Turning two


Someone pinch me.

The phrase, “in the blink of an eye” has never been so apparent until now. My sweet boy is two years old.

It’s been two whole years since my life was changed. I wrote a post earlier on the night Holden was born being both the best and worst night of my life. As the days have come and gone since that night, my memories of the night have shifted completely. All of the horrific instances where nothing had gone right, the unnecessary physical pain, the trauma… I remember there being a great amount all of that, but the specifics are pretty hazy these days.

What I remember vividly is the first time I laid eyes on him. His arms reached out terrified, eyes wide open. I believe I said it was as though he needed me from the beginning.

And he did. Given the plethora of issues we faced together.

Nowadays, Holden is one strong-willed, independent two. Some days I feel more like his janitor than I do his mom now that he is in search-and-destroy mode. That raw, original need for me has dwindled, as he now thinks he can do everything on his own.

Well, that need hasn’t completely vanished per say. The other day he was walking down the hall, big shottin’ it. He lifted one leg, grunted, kept walking but glanced at me and pointed to the back of his diaper and said “Guh.” Yep, he still needs me.

Nevertheless, his needs for me these days are more custodial. Not mommy-baby, rock-you-to-sleep-while-I-sing-to-you needs. The needs I miss much.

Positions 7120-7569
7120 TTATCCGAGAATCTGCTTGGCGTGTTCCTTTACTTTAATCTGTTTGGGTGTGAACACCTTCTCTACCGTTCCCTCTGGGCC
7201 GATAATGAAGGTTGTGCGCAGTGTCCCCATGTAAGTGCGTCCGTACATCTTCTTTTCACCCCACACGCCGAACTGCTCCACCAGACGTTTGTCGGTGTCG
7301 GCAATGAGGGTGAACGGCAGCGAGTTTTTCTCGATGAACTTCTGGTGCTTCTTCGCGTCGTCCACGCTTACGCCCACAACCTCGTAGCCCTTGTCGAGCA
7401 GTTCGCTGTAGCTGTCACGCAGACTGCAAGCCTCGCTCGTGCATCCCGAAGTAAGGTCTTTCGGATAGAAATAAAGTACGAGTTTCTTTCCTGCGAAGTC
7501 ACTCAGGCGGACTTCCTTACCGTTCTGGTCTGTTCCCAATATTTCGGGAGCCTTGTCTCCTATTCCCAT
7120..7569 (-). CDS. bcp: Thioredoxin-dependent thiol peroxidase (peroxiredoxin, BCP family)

Even though I miss that time, I’m relieved he is a toddler. I’m relieved he is finding his way, making choices, discovering what he can and can’t do. Though, it’s not like his choices are big-time, real-life choices. They’re big-time for a toddler, like what snack are we having this afternoon. Raisins or blueberries? He most always would choose raisins. Mix some goldfish in the options though and he’s got himself a brainfart.

As I sit here and contemplate how he needs me, and how it’s much less than what it used to be, I realize the roles are reversing. It’s like I need him more than he needs me. I’m not happy unless he is happy. Happy and fed, something which we seem to be struggling with during these toddler days.

Still, I’m making decisions- do I send him to school full-time? Where will he go to school? Is speech therapy working? How should I place his car seat? What’s he going to eat for lunch? How do I effectively discipline him? Answering all these questions in the best interest of Holden gives me purpose. Ensuring that he is happy, healthy, and thriving is my priority. He gives me purpose. And when Holden feels valuable because of it all, then my purpose was fulfilled. My need for Holden to feel valuable is what’s constant no matter what age.

The feeling of feeling valuable- “I am a valuable person”- is essential to mental health and is a cornerstone of self-discipline. It is a direct product of parental love. Such a conviction must be gained in childhood; it is extremely difficult to acquire during adulthood. Conversely, when children have learned through the love of their parents to feel valuable, it is almost impossible for the vicissitudes of adulthood to destroy their spirit. -M. Scott Peck


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